Being watchful

After being away from a Christian fellowship for some time, it is interesting on coming back, to see the changes that have taken place. Small changes that take place month by month and year by year are hardly noticed by those who attend week by week, but on returning after a period of absence, the culmination of such changes seems much more obvious.

One development that has struck me in this way recently is the rise of a form of pseudo Christian Gnosticism within conservative Christian fellowships. It does not appear or promote itself under that name however. Instead there is a set of seemingly innocuous trends and features that seem to have infiltrated many of the fellowships that I have attended recently – trends and aspects connected with so-called ‘inner spirituality’ – hence the connection with Christian Gnosticism and also with Christian Mysticism.

Influences such as these have been infiltrating fellowships since Apostolic times, but since the 1960’s they have done so in a more open way and are closely connected with the increasing popularity since that time of the Charismatic Movement. These seemingly harmless and popular trends seem to me to be leading Christians into a form of sleepwalking. Scripture counsels us to be awake and to be watchful. It teaches us to grow in understanding with regards to the teaching of the Apostles concerning Jesus the Messiah, in order that we may be stable and bear fruit in our lives.

But under the influence of these trends towards inner spirituality and experiencing the Presence of God, Christians increasingly abandon theology because they see it as ‘divisive’. Instead, a ‘personal experience of God’ (or Jesus, or the Spirit) is put in place of a systematic understanding of Scripture and theology. In some cases, understanding, analytical thought, reason, debate, discussion concerning Scripture and the exercise of self-control in the light of understanding Scripture correctly are virtually abandoned in favour of an attitude of surrender to God, where lilting (or bland) songs of praise are sung, and a form of triumphalism is preached. Key Scripture verses are repeated in a mantra-like way as a badge of group membership, and talk of God’s Judgment and Wrath, if spoken of at all, is either spoken of as something that is reserved for unbelievers – for other people – or it is used as a spur to move people to escape judgment by ‘asking Jesus into their heart’.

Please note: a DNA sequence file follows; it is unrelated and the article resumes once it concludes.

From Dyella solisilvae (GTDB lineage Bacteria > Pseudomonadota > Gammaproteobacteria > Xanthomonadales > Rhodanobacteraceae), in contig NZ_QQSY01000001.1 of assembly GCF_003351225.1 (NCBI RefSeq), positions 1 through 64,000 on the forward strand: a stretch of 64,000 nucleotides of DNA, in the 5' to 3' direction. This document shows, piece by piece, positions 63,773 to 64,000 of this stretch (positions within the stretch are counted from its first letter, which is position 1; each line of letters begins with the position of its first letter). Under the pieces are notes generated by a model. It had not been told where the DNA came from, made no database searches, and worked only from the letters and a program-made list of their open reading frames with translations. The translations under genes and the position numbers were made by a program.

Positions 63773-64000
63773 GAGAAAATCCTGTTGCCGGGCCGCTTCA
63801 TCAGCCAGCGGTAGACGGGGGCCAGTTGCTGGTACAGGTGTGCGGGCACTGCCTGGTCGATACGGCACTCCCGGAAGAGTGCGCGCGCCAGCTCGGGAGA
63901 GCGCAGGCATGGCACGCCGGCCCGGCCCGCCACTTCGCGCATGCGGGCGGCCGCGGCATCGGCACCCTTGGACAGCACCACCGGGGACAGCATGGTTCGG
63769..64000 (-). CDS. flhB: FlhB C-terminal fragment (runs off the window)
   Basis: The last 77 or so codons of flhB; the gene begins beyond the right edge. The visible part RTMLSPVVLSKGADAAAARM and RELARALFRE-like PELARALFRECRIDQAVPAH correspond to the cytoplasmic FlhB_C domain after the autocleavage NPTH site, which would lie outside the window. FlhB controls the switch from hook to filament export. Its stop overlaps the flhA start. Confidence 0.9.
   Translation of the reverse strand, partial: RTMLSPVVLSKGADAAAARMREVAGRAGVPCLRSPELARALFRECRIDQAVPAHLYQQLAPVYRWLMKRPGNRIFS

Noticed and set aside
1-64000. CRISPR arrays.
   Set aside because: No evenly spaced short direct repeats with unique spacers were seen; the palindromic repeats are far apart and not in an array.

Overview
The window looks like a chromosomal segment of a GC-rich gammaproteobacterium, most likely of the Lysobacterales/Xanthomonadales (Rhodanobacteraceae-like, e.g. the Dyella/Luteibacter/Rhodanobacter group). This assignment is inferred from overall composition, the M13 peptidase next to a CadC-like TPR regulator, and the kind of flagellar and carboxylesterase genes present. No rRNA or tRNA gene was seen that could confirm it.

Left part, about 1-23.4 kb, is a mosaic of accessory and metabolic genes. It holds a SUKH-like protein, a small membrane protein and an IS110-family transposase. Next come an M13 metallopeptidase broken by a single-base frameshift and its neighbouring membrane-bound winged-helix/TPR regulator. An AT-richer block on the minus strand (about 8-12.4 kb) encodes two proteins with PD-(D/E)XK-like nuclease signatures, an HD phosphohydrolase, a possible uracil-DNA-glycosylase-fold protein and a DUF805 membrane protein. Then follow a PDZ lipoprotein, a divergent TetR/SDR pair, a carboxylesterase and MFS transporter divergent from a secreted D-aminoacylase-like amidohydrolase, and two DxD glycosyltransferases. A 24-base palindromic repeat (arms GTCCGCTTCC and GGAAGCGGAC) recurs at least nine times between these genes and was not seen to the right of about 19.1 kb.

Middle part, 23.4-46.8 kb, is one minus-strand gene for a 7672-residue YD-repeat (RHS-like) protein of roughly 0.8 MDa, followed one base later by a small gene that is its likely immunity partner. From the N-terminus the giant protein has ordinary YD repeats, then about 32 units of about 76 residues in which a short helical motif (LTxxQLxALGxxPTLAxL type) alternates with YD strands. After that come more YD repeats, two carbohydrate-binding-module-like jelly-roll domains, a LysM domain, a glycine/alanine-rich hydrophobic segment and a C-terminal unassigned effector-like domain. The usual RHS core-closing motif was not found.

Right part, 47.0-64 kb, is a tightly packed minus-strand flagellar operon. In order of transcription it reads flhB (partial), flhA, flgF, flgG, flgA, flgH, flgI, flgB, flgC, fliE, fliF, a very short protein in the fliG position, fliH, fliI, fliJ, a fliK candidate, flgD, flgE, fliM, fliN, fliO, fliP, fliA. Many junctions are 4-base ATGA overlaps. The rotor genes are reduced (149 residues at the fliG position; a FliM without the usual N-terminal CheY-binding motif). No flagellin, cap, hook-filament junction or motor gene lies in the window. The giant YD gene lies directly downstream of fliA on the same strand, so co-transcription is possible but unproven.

This focus on the heart and on the ‘Kingdom of God within’ leads to a dismal state of affairs, since Scripture is concerned with real, objective events and warns us concerning the course of this present age. It seems to me that prophecies concerning the end of this present age and the coming ‘Day of the Lord’ have never been so pertinent as at this present time. I read what Scripture has to say and it seems to me that events are indeed steadily moving into place for the culmination of the age. I am not a fan of Twitter-like ‘soundbytes’ – of just quoting a few seemingly pertinent verses of Scripture. I have come the conclusion that the end of the present age is potentially near based on reading the Scripture narrative – as opposed to short passages or verses – and watching world developments, especially when centred around Israel and Jerusalem.

The reasons for this conclusion are nuanced and reasoned from the Scripture narrative. They are too detailed to go into here, but I have explained them in my books ‘Who is this Who is coming?’ and ‘The Return of the King’. But this post is not about publicising my books. Not at all. I fear for my grandchildren. As an older person, I have seen and experienced how the world changes so very quickly, I see events falling into place, potentially ready for the kinds of events prophesied in Scripture – events at the end of the age that will occur within the space of one generation. So I find myself watchful. I long for the return of Jesus but I fear His coming because it will be a period of time such as the world has never seen and I am a poor and unworthy servant. Don’t get me wrong – I am not an apocalyptic fanatic – I don’t fall for the fanciful nonsense that is so often promulgated concerning Armageddon. I leave that to Hollywood. But the point of this post is that I sense that this is not a time for Christians to surrender to complacent sleepwalking and the seductiveness of ‘inner spirituality’. This is the time to Wake up! Search the Scriptures! Be watchful! And turn around in godly fear and humility.

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About Robert Laynton

Robert Laynton has a B.Sc.(Hons.) degree in psychology and was a member of the British Psychological Society, becoming a member of their Transpersonal Psychology Division and a contributor to their Journal, 'The Transpersonal Review'. He also gained a Post Graduate Certificate and Diploma in counselling. He suffers from Bipolar Affective Disorder. He likes photography, walking, listening to jazz, reading American Crime Fiction from the 40's, 50's and 60's and enjoys watching older films, especially film noir. He lives in England.
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